Batman Getting Married Was Never the Point of His Wedding

Acclaimed comic book writer Tom King has, on more than one occasion, joked that his stories are about characters who look out a window, into the rain, a single teardrop running down their cheek.

That could certainly describe if not the actual narrative meat of Batman #50, out today, then at least the feeling of the issue. That is not, inherently, a bad thing -- and it seems like a good day to sit down and look at the issue in the larger picture of what writer Tom King is doing with the characters, to get a sense for what, exactly, was going on in the story titled "The Wedding of Batman and Catwoman."

Spoilers ahead for Batman #50, on sale today.

See, New York Times? That's how you do that.

In the issue, Catwoman is seized by an attack of conscience, and decides not to marry Batman, on the grounds that making him happy would destroy the "engine" that drives the Dark Knight and he would no longer be able to protect people who need him.

If this feels somewhat familiar, it is because her argument -- that Batman is driven not by a need to see real justice but by the psychological damage wrought by watching his parents slaughtered as a child, so effective therapy or the right situation at home could end his reign -- is one that (often half-serious) fans have made, and even creators like Frank Miller seem to at least sort of believe if you read between the lines of their work.

"I think there is a difference between Batman and Superman on this level. Maybe Spider-man's a better example," King told ComicBook.com at New York Comic Con last year (you can see the video above). "I think when people see the marriage between Spider-Man and Mary Jane, a lot of people see the end of a story. 'You've given Spider-Man happiness, so there's sort of nowhere to go.' That's why you get Mephisto and you get the reversal of the whole thing. I think Batman is the exact opposite.You give him happiness and you're creating conflict. You're not ending conflict, you're creating something. You can't go darker on Batman. Everything darker has been done….Batman has been as dark as he can be, but you give a character that dark, that painful, a touch of happiness, you're adding fuel to a fire that's never gotten fuel on it before. I think there's a lot more story there."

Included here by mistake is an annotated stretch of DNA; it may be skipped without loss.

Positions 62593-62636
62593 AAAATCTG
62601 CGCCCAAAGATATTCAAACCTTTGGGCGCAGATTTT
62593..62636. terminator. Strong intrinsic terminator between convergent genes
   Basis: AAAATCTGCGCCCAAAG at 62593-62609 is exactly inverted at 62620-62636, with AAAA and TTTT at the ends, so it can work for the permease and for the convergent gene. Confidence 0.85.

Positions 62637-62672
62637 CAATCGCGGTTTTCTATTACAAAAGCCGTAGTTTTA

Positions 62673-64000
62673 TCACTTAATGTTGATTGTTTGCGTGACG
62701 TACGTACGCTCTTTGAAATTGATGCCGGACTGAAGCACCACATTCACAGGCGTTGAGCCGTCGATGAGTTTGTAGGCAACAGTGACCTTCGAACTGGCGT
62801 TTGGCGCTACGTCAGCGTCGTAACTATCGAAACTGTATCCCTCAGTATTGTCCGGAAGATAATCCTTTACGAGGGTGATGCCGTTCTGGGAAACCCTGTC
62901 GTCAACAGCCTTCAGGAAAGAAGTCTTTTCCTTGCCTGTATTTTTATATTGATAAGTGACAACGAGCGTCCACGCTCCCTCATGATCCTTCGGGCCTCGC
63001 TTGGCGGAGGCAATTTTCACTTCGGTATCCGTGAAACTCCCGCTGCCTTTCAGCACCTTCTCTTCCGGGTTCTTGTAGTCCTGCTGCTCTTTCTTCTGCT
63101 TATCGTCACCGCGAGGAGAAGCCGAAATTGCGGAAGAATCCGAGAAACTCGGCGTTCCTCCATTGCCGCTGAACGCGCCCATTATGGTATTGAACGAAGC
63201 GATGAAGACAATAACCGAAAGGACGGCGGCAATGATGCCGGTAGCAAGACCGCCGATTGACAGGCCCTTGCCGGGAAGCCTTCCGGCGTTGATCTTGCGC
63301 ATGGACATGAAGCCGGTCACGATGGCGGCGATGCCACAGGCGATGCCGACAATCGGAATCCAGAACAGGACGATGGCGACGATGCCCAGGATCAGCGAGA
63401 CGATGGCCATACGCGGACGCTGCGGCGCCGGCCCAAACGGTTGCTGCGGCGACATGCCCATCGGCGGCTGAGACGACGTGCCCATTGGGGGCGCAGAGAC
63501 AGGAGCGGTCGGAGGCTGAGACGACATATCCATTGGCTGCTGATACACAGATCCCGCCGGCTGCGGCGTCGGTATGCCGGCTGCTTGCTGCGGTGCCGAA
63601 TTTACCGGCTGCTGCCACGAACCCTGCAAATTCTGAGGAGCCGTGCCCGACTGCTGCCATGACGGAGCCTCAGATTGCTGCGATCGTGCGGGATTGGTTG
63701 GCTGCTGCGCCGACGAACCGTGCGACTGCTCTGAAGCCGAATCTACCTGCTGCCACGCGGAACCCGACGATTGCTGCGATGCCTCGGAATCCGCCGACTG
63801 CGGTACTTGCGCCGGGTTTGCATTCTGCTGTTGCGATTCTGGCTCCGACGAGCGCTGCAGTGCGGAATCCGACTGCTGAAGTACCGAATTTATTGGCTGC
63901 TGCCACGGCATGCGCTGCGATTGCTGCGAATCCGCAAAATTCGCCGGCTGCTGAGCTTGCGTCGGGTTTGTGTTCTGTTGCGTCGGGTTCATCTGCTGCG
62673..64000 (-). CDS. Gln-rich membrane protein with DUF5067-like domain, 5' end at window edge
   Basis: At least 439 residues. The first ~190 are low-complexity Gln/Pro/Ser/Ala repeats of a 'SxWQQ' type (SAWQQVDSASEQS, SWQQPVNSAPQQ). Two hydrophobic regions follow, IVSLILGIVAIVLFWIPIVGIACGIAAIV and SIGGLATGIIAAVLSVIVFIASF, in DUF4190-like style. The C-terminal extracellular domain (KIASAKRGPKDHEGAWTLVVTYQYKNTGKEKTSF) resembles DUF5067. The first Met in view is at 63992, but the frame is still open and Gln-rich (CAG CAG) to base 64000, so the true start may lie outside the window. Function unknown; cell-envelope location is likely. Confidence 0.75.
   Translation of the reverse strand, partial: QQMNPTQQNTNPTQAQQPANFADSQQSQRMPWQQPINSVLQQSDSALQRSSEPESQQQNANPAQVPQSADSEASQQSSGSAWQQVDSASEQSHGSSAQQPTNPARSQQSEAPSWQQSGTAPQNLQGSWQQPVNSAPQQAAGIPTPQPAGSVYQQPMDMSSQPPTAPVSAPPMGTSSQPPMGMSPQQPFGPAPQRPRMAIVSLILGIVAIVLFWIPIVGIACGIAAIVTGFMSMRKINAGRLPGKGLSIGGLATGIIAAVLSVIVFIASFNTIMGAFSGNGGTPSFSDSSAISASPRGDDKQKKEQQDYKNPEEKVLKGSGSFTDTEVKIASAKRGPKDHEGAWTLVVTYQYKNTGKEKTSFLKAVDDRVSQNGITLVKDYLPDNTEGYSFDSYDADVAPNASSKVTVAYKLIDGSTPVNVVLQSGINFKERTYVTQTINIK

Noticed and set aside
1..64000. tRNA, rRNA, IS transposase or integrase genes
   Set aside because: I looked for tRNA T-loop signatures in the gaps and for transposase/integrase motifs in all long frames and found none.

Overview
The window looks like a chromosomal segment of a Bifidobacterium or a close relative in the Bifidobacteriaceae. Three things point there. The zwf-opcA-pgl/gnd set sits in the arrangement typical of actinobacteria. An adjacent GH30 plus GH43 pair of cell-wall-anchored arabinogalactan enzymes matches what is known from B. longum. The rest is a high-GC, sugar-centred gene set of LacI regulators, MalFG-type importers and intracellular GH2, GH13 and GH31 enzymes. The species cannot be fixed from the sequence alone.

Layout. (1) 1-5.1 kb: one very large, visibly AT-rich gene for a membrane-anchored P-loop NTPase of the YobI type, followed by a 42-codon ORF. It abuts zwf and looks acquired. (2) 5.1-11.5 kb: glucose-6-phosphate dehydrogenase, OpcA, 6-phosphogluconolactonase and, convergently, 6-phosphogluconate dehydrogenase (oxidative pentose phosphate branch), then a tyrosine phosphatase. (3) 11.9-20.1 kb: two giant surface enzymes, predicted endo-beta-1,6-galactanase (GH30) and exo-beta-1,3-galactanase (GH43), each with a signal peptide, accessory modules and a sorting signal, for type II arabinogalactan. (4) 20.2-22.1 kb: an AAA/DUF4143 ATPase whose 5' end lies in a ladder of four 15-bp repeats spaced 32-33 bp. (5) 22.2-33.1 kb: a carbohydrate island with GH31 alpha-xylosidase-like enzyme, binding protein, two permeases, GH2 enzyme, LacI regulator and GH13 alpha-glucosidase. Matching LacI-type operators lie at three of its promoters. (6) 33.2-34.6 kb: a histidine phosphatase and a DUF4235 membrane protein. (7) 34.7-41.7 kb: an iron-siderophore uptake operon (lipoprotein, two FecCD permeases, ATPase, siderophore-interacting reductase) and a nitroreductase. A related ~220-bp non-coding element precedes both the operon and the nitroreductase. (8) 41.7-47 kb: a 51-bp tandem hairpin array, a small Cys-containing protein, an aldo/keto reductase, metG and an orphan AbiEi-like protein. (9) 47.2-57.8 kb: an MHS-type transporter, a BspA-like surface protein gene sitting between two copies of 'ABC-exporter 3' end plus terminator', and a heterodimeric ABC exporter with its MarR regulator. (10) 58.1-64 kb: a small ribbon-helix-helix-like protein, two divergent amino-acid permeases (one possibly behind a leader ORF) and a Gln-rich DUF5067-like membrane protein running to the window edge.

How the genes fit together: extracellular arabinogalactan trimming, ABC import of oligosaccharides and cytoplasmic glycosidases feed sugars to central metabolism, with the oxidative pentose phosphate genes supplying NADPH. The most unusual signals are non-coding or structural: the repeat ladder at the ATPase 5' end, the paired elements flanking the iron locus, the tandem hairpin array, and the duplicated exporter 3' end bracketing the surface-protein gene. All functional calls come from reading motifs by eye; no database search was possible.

That talk about endings and beginnings segues pretty cleanly into what King tweeted the other day, after the ending of Batman #50 was revealed in The New York Times:

The idea that this is "not the end" suggests that these stories will be revisited. The letters written back and forth by Batman and Catwoman are the kind of story threads likely to be explored down the line, and since both of them were clear and honest with their feelings and desires, it is likely that they can be used to bring Bruce and Selina closer together if that is what King wants for the long run.

What this does, however, is re-establish Bane as a badass. Ever since Knightfall, the story in which he was first introduced, Bane has been kind of a one-trick pony. He used his genius, and his knowledge of Batman, to topple the Dark Knight the first time, only to fall back into being "a big strong guy" whose brains were rarely part of the equation in nearly every subsequent storyline.

He also surrounded himself with allies, and used Batman's massive and dangerous rogues gallery as a weapon -- both elements that have played into the wedding issue and its lead-up.

Introducing Holly Robinson, the woman whose words convinced Catwoman to leave Batman, as part of Bane's crew (which also includes, vexingly, Flashpoint Batman and Booster Gold's robot pal Skeets), means a serious status quo change for Holly, likely plays hell on the future of the Catwoman series as well as the next fifty issues of Batman, and has a lot of potential for twists and turns.

There is a serious discussion to be had about whether DC erred by promoting the wedding the way they did: the press comments and multiple variant covers pegged it as a key issue that would be an evergreen back issue for retailers who bought big, something that will almost certainly not happen now.

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Storytelling-wise, though, this is a surprising and bold move -- and one that gave us great moments for Batman, Catwoman, and especially Alfred along the way. If you can get past being "lied to" for the last nine months and look at what King is doing in a broader context, there is a very good chance this story could be a turning point in one of Batman's more interesting tales in years.

Batman #50 hits the stands at comic shops and online this Wednesday, July 4.